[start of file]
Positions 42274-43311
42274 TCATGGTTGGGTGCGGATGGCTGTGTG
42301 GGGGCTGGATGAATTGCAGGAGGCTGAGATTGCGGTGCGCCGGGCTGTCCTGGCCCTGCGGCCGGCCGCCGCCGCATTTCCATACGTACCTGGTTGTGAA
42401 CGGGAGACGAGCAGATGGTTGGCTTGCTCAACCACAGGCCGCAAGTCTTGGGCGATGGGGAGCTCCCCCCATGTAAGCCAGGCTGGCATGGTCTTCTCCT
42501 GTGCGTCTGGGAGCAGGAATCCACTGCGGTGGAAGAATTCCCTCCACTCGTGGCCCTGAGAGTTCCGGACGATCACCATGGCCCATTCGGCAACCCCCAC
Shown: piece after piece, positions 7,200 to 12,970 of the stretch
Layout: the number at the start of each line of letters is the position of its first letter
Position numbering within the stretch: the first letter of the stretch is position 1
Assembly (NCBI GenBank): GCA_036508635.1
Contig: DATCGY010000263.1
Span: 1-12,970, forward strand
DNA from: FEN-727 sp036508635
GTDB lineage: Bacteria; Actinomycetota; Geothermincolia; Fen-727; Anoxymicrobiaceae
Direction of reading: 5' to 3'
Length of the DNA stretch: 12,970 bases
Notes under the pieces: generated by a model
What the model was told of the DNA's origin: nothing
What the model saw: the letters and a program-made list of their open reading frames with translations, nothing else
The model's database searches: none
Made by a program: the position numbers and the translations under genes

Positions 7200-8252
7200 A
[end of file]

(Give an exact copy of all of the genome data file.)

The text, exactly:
Positions 42274-43311
42274 TCATGGTTGGGTGCGGATGGCTGTGTG
42301 GGGGCTGGATGAATTGCAGGAGGCTGAGATTGCGGTGCGCCGGGCTGTCCTGGCCCTGCGGCCGGCCGCCGCCGCATTTCCATACGTACCTGGTTGTGAA
42401 CGGGAGACGAGCAGATGGTTGGCTTGCTCAACCACAGGCCGCAAGTCTTGGGCGATGGGGAGCTCCCCCCATGTAAGCCAGGCTGGCATGGTCTTCTCCT
42501 GTGCGTCTGGGAGCAGGAATCCACTGCGGTGGAAGAATTCCCTCCACTCGTGGCCCTGAGAGTTCCGGACGATCACCATGGCCCATTCGGCAACCCCCAC
Shown: piece after piece, positions 7,200 to 12,970 of the stretch
Layout: the number at the start of each line of letters is the position of its first letter
Position numbering within the stretch: the first letter of the stretch is position 1
Assembly (NCBI GenBank): GCA_036508635.1
Contig: DATCGY010000263.1
Span: 1-12,970, forward strand
DNA from: FEN-727 sp036508635
GTDB lineage: Bacteria; Actinomycetota; Geothermincolia; Fen-727; Anoxymicrobiaceae
Direction of reading: 5' to 3'
Length of the DNA stretch: 12,970 bases
Notes under the pieces: generated by a model
What the model was told of the DNA's origin: nothing
What the model saw: the letters and a program-made list of their open reading frames with translations, nothing else
The model's database searches: none
Made by a program: the position numbers and the translations under genes

Positions 7200-8252
7200 A